Vincent Aceto

Vincent Aceto

Getting Started with Dotfiles

What Are Dotfiles?

Dotfiles are configuration files that are used to customize and personalize your system. For all you history buffs, the dotfiles name comes from the UNIX convention of prefixing config files with a dot. You can checkout some of the dotfiles by opening up terminal, navigate to your home directory, and listing all contents:

cd ~ && ls -la

Some typical dots include: .bash_profile, .bashrc, and .lesshst. .bashrc, in particular, is a script used to initialize and configure an interactive bash shell session. Many programs that you use, in your day-to-day development / nix life, can be configured with specific dotfiles. Git, for example, utilizes a .gitconfig file that allows you set preferences such as your user email, handle, and default editor.

Saving and Sharing Dotfiles with Git

Tweaking dotfiles can be very time consuming (please don't let this deter you ... honestly, there's a joy in customizing your environments to your liking). It would be a real shame if your hard-drive were to crap out one day, and you lose all those precious config files!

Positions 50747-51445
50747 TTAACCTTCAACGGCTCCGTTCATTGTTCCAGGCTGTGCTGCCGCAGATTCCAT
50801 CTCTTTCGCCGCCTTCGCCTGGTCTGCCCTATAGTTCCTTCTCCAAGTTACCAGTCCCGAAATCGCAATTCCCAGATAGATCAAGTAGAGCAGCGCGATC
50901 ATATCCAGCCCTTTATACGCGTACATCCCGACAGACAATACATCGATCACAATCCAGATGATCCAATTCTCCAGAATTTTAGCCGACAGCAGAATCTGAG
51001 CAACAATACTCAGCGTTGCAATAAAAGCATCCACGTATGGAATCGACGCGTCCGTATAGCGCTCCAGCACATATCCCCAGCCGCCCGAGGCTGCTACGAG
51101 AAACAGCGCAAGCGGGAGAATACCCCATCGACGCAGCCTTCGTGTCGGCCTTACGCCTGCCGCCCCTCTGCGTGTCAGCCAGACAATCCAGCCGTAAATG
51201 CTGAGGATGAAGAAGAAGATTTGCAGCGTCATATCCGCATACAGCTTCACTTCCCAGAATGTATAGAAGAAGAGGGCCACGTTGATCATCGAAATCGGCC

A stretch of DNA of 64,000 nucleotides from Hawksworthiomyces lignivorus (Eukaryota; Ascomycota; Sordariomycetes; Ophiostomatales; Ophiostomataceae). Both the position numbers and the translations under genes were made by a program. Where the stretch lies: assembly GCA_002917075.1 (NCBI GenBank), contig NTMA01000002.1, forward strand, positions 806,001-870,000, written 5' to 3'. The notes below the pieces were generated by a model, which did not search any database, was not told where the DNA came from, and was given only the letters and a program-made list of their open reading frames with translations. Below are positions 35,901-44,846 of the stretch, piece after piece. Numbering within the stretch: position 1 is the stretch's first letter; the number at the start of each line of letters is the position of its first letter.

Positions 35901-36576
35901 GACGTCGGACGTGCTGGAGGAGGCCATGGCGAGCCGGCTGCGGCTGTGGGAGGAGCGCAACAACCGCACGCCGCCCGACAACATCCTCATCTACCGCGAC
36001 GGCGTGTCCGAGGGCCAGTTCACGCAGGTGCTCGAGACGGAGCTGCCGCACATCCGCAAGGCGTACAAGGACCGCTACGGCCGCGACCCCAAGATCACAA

Well, fear not. Git to the rescue! Of course, you can always archive and save your files to a portable drive, but if you're familiar with git, saving + sharing your dotfiles quick and easy.

To do this, make sure you:

  1. Have a github account
  2. Set up SSH
  3. Create a dotfiles repository

When you're ready: git add && git commit && git push

You can now rest assured that your files are safe and sound!

In the event that you get a new machine, whether that be for work or personal use, all you need to do is pull down your dotfiles repo and take the day off.


Dotfiles are configuration files for your environment. Modifying these files to your liking takes time, so make sure that you back them somewhere. If you're tech savvy, Git version control is perfect for saving your dots--quickly share and sync your configs across multiple devices.

I hope you're ready to start managing and configuring your dots! For some inspiration and more dotfile related information, check out my personal files on GitHub: